## The Gram-Schmidt algorithm

This post is about the Gram-Schmidt procedure which transforms a set of vectors \(u_1, \dots u_n\) into a new set of vectors \(v_1, \dots, v_n\) which are orthonormal (ON) for some inner product \(\langle\cdot, \cdot \rangle\).

This process is purely algebraïc and can be performed over any hilbert space, no matter its complexity: vectors, matrices, functions are vectors that can be ortho-normalized.

## Deriving the algorithm

### The first step

Suppose we want to achieve two things: we should have \(v_i \perp v_j\) and \(\lVert v_i\rVert = 1\) for any \(v_i, v_j\) in the new collection. Set \(v_1 = u_1 / \lVert u_1\rVert\) so that the second criterion is met.

The simplest and most intuitive way to transform a set of vectors \(\{u_i\}_i\) into another \(\{v_i\}_i\) is by a linear map.

Let us try to construct \(v_2\) as a linear combination of \(u_2\) and \(v_1\): \(v_2 = a\,u_2 + bv_1\). We must have

\begin{align}

\langle v_1, v_2\rangle & = a\langle v_1, u_2\rangle + b\langle v_2, v_2\rangle \\

& = a\langle v_1, u_2\rangle + b = 0

\end{align}

So \(b\) must be proportional to \(-\langle v_1, u_2\rangle\) the projection of the new vector \(u_2\) onto \(v_1\). Further, if we want that \(\langle v_2, v_2\rangle = 1\) we must set \(a= 1/\lVert u_2 \rVert\) and thus

$$b = -a\langle v_1, u_2\rangle =\; – \frac{\langle v_1, u_2\rangle}{\lVert u_2 \rVert}$$

### Iterating the process

Suppose we have applied the process \(i-1\) times, so that we have an orthonormal family of \(i-1\) vectors \(\{v_j\}_j\) and a new vector \(u_i\).

We wish to find a linear combination again:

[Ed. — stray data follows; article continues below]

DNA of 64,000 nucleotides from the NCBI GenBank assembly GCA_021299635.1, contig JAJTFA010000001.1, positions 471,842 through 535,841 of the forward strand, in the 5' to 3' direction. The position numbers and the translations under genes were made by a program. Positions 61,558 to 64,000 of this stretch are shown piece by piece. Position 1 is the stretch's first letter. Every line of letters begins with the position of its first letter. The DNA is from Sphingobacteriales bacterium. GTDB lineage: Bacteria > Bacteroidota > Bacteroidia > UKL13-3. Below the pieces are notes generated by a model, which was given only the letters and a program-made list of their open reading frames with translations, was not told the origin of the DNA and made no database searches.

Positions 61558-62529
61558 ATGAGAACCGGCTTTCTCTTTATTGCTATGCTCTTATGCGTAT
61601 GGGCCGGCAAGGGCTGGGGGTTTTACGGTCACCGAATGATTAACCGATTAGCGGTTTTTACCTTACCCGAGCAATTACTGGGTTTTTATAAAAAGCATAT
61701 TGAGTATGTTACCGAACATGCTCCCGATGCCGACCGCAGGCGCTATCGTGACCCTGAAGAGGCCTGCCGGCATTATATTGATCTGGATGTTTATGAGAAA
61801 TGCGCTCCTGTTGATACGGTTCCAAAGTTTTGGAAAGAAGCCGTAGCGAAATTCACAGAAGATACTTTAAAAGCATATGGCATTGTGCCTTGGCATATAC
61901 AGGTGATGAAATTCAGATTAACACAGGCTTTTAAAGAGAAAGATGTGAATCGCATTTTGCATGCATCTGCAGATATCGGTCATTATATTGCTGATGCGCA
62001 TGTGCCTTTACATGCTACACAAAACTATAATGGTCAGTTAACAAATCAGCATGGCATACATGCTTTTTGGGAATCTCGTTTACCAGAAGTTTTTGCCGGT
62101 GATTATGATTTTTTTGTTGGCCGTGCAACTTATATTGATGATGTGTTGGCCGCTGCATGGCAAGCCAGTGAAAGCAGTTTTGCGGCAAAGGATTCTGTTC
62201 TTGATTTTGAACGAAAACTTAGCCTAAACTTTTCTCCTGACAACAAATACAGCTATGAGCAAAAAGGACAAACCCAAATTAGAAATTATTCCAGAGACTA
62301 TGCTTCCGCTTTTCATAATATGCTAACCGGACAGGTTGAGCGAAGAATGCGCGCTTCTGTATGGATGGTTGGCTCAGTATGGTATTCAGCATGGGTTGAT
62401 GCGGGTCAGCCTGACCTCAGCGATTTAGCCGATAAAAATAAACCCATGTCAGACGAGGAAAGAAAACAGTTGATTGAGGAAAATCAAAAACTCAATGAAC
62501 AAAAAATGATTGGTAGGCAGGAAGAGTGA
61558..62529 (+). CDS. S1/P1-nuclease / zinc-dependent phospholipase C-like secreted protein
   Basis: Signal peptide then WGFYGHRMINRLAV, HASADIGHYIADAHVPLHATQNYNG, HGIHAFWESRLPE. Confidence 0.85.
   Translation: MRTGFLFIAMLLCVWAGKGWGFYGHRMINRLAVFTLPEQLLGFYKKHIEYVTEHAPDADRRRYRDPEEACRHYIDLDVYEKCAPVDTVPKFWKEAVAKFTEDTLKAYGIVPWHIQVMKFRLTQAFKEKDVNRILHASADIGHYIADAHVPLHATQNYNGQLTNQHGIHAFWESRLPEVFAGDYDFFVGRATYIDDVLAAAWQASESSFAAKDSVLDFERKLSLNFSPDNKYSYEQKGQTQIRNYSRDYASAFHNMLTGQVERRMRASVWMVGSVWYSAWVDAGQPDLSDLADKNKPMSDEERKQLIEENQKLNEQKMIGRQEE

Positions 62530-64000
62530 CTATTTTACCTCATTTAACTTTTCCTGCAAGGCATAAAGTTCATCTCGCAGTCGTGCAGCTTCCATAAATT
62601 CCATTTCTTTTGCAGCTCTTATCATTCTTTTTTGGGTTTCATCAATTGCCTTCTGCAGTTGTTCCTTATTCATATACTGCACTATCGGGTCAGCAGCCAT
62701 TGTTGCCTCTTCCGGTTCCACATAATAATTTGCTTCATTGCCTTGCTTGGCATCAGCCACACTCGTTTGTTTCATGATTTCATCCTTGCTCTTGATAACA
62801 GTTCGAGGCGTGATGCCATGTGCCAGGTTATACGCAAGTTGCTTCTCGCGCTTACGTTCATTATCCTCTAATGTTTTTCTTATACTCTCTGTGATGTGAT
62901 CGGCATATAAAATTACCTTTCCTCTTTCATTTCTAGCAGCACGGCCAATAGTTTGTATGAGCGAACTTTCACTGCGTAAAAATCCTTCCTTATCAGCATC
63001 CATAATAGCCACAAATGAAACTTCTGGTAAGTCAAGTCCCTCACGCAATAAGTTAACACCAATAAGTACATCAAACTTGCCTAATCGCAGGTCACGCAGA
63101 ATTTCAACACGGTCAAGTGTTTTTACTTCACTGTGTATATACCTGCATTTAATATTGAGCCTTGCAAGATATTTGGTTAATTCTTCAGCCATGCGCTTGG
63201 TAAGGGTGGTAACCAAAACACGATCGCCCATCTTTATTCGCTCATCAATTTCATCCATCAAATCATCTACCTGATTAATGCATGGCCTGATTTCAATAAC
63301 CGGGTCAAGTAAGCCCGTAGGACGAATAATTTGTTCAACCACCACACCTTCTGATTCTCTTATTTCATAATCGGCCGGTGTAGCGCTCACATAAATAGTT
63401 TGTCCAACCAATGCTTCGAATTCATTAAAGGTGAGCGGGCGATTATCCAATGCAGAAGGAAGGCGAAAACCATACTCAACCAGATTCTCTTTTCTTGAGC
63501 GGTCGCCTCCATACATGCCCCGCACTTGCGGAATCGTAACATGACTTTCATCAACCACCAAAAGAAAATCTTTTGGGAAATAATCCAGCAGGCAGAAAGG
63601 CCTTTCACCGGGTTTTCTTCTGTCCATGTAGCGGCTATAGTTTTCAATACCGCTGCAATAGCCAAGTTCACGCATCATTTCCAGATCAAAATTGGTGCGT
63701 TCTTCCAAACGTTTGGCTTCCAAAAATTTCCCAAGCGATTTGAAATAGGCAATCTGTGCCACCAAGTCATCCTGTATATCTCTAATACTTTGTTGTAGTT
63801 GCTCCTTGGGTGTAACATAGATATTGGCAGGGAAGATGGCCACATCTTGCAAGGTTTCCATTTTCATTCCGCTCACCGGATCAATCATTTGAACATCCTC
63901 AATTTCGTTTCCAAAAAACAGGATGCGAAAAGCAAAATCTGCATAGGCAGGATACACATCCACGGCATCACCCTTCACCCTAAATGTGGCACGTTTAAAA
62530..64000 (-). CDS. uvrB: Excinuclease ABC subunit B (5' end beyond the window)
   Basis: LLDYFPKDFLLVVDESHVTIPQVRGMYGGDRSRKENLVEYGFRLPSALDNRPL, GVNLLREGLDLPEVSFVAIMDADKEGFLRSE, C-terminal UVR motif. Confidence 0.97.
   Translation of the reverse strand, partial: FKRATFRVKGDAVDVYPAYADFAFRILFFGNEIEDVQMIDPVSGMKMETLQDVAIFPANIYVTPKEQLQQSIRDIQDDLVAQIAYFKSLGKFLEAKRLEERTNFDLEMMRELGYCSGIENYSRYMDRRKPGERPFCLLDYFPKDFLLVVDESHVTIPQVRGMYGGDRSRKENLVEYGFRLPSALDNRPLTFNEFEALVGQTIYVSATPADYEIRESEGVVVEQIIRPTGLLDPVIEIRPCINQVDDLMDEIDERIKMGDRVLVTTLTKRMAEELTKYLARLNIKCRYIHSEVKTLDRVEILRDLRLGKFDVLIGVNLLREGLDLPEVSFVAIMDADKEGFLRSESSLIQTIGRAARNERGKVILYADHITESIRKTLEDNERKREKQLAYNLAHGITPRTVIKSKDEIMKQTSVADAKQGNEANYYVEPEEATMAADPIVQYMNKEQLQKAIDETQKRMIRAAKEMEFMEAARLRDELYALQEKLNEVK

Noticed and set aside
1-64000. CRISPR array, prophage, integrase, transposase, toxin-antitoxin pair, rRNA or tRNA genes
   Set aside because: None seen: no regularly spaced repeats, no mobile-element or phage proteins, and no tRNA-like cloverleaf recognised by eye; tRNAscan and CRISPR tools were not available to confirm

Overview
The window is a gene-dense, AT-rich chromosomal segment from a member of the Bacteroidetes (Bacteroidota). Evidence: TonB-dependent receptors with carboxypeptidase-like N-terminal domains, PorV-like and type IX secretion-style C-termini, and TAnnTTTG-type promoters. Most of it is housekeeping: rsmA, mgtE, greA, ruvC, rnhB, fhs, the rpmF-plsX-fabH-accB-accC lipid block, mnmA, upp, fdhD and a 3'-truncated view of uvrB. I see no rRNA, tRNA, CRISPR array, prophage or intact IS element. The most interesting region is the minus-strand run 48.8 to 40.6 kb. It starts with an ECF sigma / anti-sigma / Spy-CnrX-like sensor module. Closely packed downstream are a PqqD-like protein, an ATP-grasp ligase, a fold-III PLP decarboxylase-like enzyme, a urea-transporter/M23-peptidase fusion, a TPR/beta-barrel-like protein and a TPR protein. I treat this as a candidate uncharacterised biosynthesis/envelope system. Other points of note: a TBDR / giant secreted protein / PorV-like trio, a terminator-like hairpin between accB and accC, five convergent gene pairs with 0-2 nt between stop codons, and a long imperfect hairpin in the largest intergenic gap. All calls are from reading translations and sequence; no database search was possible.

$$ v_i = \gamma_0u_i + \sum_{j=1}^{i-1}\gamma_{j}v_j $$

If we solve for \(1 \leq k \leq i-1\) the equation \(\langle v_i, v_k\rangle = 0\), because we have \(\langle v_j, v_k\rangle = 0\) for any \(j\neq k\), we obtain that

$$ \langle v_i, v_k\rangle = \gamma_0\langle u_i, v_k\rangle + \gamma_k\langle v_k, v_k\rangle = \gamma_0\langle u_i, v_k\rangle + \gamma_k = 0 $$

this condition, together with the unit norm constraint, gives solutions

$$

\begin{cases}

& \gamma_0 = \dfrac{1}{\lVert u_i \rVert} \\

& \\

& \gamma_k =\; -\gamma_0\langle u_i, v_k\rangle =\; -\dfrac{\langle u_i, v_k\rangle}{\lVert u_i \rVert}

\end{cases}

$$

we thus obtain the Gram-Schmidt algorithm at step \(i\):

$$ v_i \gets \dfrac{1}{\lVert u_i \rVert}\,u_i -\,\sum_{j=1}^{i-1}\dfrac{\langle u_i, v_j\rangle}{\lVert u_i \rVert}\,v_j $$

## The QR decomposition

Assume the vectors \(u_1, \dots u_n\) are the columns \(a_j\in\mathbb{R}^n\) of a matrix \(\mathrm{A} = \left[ a_{ij} \right]_{i,j = 1}^n\).

We can apply the algorithm to the vectors \(a_j\) with the inner product \(\langle x, y \rangle \triangleq x^\mathsf{T} y\).

Denote \(q_1, \dots, q_n\) the ON family obtained.

We can then revert the Gram-Schmidt equations to get

\begin{align}

a_i = \lVert a_i\rVert\cdot\sum_{j=1}^i \langle a_i, q_j \rangle q_j &= \sum_{j=1}^i \lVert a_i\rVert\cdot\langle a_i, q_j \rangle q_j \\

&= \sum_{j=1}^i r_{ji}q_j = \left[\mathrm{QR}\right]_i

\end{align}

With \(\mathrm{Q}\) a unitary matrix and \(\mathrm{R}\) upper triangular, as \(r_{ji} = 0\) for \(j > i\).

## Linear dependence

Finally, notice that if we have linearly dependent vectors in the original family \(\{u_i\}_i\), the Gram-Schmidt update becomes \(0\) after the rank of the original family is reached.

If \(\{u_i\}_{i=1}^n\) has rank \(p\), then the ON family is

$$\{v_j\}_{j=1}^n = \{ v_1, \dots, v_p, 0, \dots, 0 \}$$